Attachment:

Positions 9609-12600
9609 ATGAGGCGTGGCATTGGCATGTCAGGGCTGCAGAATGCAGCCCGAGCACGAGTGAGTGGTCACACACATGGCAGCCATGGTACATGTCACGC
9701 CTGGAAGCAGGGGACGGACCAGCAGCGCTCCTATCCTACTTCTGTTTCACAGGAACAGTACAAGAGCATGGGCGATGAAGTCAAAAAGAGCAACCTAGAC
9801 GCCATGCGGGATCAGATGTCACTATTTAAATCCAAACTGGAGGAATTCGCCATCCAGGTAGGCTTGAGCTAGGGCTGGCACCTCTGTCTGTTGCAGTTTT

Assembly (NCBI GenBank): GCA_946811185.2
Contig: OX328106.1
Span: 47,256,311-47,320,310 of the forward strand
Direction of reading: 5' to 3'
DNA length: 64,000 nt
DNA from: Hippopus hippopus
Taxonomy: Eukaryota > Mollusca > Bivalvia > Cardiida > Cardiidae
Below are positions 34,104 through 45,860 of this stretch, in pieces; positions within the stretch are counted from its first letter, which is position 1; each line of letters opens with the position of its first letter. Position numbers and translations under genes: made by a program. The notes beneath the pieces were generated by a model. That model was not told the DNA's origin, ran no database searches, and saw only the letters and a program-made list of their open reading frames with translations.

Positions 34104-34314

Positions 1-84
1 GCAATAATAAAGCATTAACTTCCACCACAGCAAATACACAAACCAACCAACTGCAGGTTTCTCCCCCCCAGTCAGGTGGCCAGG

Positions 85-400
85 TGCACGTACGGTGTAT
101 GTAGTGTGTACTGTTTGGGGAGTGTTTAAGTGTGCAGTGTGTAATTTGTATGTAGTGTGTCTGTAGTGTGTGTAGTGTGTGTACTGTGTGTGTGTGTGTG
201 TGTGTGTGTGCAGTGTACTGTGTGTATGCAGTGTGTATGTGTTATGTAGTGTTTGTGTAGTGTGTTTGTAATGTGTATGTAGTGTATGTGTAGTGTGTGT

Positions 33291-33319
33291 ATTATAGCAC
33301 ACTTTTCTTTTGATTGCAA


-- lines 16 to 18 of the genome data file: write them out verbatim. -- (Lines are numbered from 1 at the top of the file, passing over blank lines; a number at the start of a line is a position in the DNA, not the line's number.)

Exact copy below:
Positions 85-400
85 TGCACGTACGGTGTAT
101 GTAGTGTGTACTGTTTGGGGAGTGTTTAAGTGTGCAGTGTGTAATTTGTATGTAGTGTGTCTGTAGTGTGTGTAGTGTGTGTACTGTGTGTGTGTGTGTG